Well - the servers have taken a serious battering after Naphta's extremely popular LP download, but we're stil here and returning to the normal routine with a heads up on this Suburban Base video interview over at DnB Arena
Suburban Base, the godfather of all jungle labels, has their back catalogue eclusivley in our download store. We reveal the story from the famous 'Boogie Times' record store to touring the world...watch, listen and learn!
Its a great bluffer's guide to the label - plus its good to see that Dan Donnelly and friends are still alive and kicking (and looking surprisingly healthy as well). Have a gander here (second link down on the page - I couldnt link directly to it, so it may have moved if youre reading this months after the fact.)
We're suspending downloads of Naphta's Grande Illusions LP from September 1st 07. If you missed out, it will be available again at a later stage from The Fear website.
Welcome one and all to the wonderful world of Naphta’s ‘Grande Illusions’! A feast for the ears, a challenge to the mind, and ultimately a poison to the heart! Step this way!
So, a collection of some of my many, many unreleased drum n bass tunes… Why? you ask. Good question. Well, like unrequited loves, unreleased tunes deserve an ending, even if that ending is shot on super8 rather than on 32mm. Probably too ambitious to be fully realised by my meagre production skills, these tunes were out of place, out of their time, and thus, ultimately, out of luck. But this collection now offers them a peaceful resting place, and perhaps even the possibility of an after-life…
Here's how this works. Above the text for each track you'll see a play button, so you can preview the tunes as you read. At the bottom of this post you'll find a link to a ZIP file containing a 320kpbs MP3 version of the album, along with a printable CD booklet and disc label. So if you like what you've heard, download and enjoy!
Rise  was intended for release on Bassbin, but as proved to be the case with many of the tunes I made over the next 3 years: while the ideas had merit, the execution was lacking, particularly with regards to the mix-down. By 2000 the ‘techno-isation’ of drum n bass was complete in the wake of Ed Rush & Optical’s ‘Wormhole’ and Bad Company's linear synth-driven style, so from an engineering point of view, dance-floor drum n bass had become an extremely demanding arena to operate in. Ironically, Techno itself seems to have avoided becoming hostage to the “louder-is-better” logic that eventually strangled drum n bass as a creative force, perhaps simply because it’s big enough to encompass that many more styles and variations, and thus isn’t held hostage to any one particular production aesthetic.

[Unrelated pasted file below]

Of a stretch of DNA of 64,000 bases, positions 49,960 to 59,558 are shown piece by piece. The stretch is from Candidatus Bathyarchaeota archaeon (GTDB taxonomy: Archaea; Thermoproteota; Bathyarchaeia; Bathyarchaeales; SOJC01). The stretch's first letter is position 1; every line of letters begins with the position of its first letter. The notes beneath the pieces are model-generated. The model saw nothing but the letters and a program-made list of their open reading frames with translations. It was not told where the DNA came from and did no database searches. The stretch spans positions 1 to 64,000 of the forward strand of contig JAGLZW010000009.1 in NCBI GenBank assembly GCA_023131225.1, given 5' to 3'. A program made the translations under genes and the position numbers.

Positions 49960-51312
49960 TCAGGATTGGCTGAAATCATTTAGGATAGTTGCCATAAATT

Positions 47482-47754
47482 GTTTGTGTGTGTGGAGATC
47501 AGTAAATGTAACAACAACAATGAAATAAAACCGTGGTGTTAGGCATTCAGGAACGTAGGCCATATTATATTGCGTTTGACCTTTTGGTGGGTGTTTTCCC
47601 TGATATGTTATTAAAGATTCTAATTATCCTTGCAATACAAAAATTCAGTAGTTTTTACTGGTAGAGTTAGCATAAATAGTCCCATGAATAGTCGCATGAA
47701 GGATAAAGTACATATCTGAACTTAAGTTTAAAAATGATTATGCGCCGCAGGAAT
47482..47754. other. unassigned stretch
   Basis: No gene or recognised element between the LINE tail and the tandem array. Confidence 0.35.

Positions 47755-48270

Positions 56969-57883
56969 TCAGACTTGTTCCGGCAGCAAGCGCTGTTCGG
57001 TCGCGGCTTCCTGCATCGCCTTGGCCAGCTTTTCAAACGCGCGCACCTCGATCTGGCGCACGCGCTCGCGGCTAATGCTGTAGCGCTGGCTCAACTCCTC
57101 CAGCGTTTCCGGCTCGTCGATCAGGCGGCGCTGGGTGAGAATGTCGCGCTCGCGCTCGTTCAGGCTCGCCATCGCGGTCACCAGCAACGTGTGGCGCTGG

Ganja Time  was another potential Bassbin release. I guess I was (as ever) searching for some meeting point between Jungle, dancehall and hip-hop, and spawned this mutant curiosity as a result. It still has a kinda cheeky oompah-loompah quality that I like - despite my reservations regarding the production (hearing it played off dub-plate in a club nearly put me off production for good). The breakdown actually samples a little live jam that Droid n Slug laid down for a joint project with me around this time, and it lurks there still… like a ghost in the machine. Oh yeah: I let the sax sample run on just a little too long right at the very end of the track 'cos, when appropriate, I like taking the opportunity to flick a torch across the mechanics of my tracks – to issue a reminder that this is sample-based music… I wanted to do something similar with the main piano motif in ‘Jealous’ (the second bar in the original song from which the piano loop was culled features some god-awful panpipe action) but I never pulled it off… and probably for the best. Anyway, there you go; not quite sure how well I ever communicate these little things, but I do plant 'em in there nonetheless…!
U Ready  got a lot of support from L.A.’s Pieter K, who signed it to his Metaformal label just prior to its demise. It was a tough break all round but there was simply no way that a track like this was ever gonna shift any units at that time in dnb. I’m rather fond of this, despite its weak execution – it has a vaguely romantic 80s Euro/James Bond/Skiing Channel feel to it that I find appealing, despite its er... naffness.